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An estrogen cream with no estrogen in it? There are several different kinds of estrogen creams on the market and you need to know which is which. First, there are creams made with conjugated estrogens. One well-known brand is Premarin. These estrogens are the ones that have several risks associated with them due to recent tests performed in the Womens' Health Initiative. They are available by prescription only.
There are bioidentical estrogens, which are thought by many doctors to be safer than conjugated estrogens. These estrogens include estradiol, estriol and estrone. If you get a prescription for these estrogens, they may be formulated in several different ways: estradiol alone, which is the estrogen your ovaries make and is the dominant estrogen before menopause, or estradiol and either estrone or estriol, or a combination of all three. Estrone is the dominant hormone after menopause, but we don't yet know the purpose for this change.
Most over the counter estrogen creams do not contain estradiol, which is the most active form of estrogen. I did find one that contains estriol.
Another related term is phyto-estrogens. These are plant estrogens and they are not the same as the estrogens above. Phyto-estrogens may be helpful with menopause symptoms though. For more information about this, see herbal estrogen
If you are going to buy over the counter estrogen cream, always read the ingredients. You want to make sure it has bioidentical estrogen in it. This will be stated on the label as “estradiol USP” or “estriol USP”. If there is no “USP” associated with an estrogen on the label, then there IS NO estrogen in the cream.
For example, some web pages about the brand Estro-All, also known as Essential Support Treatment (EST), state that the product has 1 mg natural estrogen in it. Under ingredients, there is no mention of USP estradiol, estriol, or estrone (the term for bioidentical estrogen) Just to be clear - plant compounds do not contain estrogen! Some sites promoting EST claim USP progesterone, but only estradiol and estriol (no USP with it), and the manufacturer's site does not use the USP for it's progesterone ingredient either. I am confused. I would not buy the product without further investigation.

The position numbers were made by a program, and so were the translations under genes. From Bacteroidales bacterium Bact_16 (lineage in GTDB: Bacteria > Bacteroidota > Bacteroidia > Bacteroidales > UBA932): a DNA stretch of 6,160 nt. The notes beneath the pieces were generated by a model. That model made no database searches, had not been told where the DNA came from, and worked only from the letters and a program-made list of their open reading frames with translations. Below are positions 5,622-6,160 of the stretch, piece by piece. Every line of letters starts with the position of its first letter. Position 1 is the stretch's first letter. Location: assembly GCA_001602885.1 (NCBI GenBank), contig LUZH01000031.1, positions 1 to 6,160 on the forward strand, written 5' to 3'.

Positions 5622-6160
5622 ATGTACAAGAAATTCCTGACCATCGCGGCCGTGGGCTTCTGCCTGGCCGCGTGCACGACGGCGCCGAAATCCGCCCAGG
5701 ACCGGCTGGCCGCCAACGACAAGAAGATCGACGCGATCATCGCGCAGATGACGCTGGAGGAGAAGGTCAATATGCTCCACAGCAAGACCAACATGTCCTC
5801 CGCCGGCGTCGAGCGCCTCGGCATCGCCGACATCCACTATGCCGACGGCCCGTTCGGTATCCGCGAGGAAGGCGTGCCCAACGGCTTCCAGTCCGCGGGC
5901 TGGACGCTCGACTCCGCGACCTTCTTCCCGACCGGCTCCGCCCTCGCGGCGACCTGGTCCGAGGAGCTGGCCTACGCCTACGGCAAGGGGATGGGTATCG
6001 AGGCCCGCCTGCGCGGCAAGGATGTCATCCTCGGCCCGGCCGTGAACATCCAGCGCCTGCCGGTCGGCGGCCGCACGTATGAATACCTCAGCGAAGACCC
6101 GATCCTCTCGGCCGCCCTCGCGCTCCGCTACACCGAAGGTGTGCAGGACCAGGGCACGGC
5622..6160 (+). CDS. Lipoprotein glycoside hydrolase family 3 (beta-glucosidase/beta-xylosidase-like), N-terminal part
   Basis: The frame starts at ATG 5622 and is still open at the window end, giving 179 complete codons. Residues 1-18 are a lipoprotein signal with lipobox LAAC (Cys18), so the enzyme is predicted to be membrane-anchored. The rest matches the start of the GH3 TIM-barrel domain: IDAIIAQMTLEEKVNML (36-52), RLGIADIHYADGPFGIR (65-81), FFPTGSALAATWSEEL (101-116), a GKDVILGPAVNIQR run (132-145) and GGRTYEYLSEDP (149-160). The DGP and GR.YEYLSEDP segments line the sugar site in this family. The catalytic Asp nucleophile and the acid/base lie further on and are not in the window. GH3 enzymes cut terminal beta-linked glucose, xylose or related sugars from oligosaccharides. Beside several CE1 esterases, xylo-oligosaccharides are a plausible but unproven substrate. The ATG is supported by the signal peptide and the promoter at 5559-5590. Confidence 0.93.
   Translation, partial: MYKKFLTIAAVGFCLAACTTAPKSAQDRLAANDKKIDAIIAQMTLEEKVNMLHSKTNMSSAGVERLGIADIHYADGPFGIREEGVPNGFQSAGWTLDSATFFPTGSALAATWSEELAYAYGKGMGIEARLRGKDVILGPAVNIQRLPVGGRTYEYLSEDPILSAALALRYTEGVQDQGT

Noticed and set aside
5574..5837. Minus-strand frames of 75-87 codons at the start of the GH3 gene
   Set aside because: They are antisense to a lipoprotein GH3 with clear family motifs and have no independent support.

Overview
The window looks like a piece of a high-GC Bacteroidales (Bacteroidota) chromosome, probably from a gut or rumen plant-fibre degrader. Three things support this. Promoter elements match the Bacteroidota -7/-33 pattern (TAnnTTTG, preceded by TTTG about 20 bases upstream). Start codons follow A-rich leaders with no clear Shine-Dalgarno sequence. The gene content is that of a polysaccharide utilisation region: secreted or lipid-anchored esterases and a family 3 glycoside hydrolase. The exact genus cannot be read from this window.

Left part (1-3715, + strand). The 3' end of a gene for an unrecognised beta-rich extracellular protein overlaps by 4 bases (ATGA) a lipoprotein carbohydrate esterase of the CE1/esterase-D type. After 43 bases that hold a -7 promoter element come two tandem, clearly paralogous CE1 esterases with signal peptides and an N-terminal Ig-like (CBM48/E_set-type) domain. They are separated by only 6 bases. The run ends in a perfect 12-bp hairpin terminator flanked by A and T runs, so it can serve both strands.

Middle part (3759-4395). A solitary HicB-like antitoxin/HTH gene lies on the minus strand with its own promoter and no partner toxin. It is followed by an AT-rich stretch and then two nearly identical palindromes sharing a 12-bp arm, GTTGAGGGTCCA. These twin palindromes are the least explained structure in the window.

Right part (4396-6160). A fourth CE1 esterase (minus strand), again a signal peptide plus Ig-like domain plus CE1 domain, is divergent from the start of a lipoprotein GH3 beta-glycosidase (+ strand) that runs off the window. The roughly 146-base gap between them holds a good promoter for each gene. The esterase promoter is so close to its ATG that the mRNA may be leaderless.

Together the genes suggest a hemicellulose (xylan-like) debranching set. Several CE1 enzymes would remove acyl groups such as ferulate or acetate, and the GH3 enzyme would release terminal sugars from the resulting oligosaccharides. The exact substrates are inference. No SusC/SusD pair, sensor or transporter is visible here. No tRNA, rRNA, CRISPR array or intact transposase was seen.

If symptoms of low estrogen are interfering with your life and you cannot take time away, estrogen cream can be very helpful. If you have hot flashes, vaginal dryness, brain fog, mood swings or headaches, estrogen cream can help. If you are using estrogen cream and start to get bloated or have tender breasts, then you are getting too much.
Always take it in combination with progesterone cream (bioidentical only). It is thought that this reduces risks for some cancers. Take the lowest dose you can manage, for the shortest time possible.
It's been about 6 years since I had my last period (it's June 2014 now). I went through peri menopause and menopause without estrogen cream or any other type of estrogen replacement. In fact, estrogen becomes more dominant prior to menopause, because progesterone levels are dropping.
After you stop having periods however, estrogen drops. In my case it felt like a pretty sharp drop. One day I was having periods every month, then all of a sudden I went six months without one. The first month with no period is when my hot flashes started, and they were extremely intense. All I could think of when one hit me was having a large fire hose filled with ice water to drown myself in. I tried different herbs and dietary changes, and progesterone cream. I was able to lessen the intensity quite a bit.
Unfortunately I am still having hot flashes, and I was hot all the time until very recently, when I lost 30-plus pounds. A few years ago I found a doctor that would effectively treat my thyroid condition, and he also specialized in bioidentical hormone therapy. I started using bioidentical estrogen in combination with bioidentical testosterone and progesterone. My energy was already much better from the thyroid treatment, but increased even more with the hormones. In addition, my brain function became much better and that stiff all over all the time feeling went away. I stayed on the hormones for a couple of years, then went off of them and felt great for another couple of years, until I felt like I needed the hormones again. So I am back on them as of December 2013.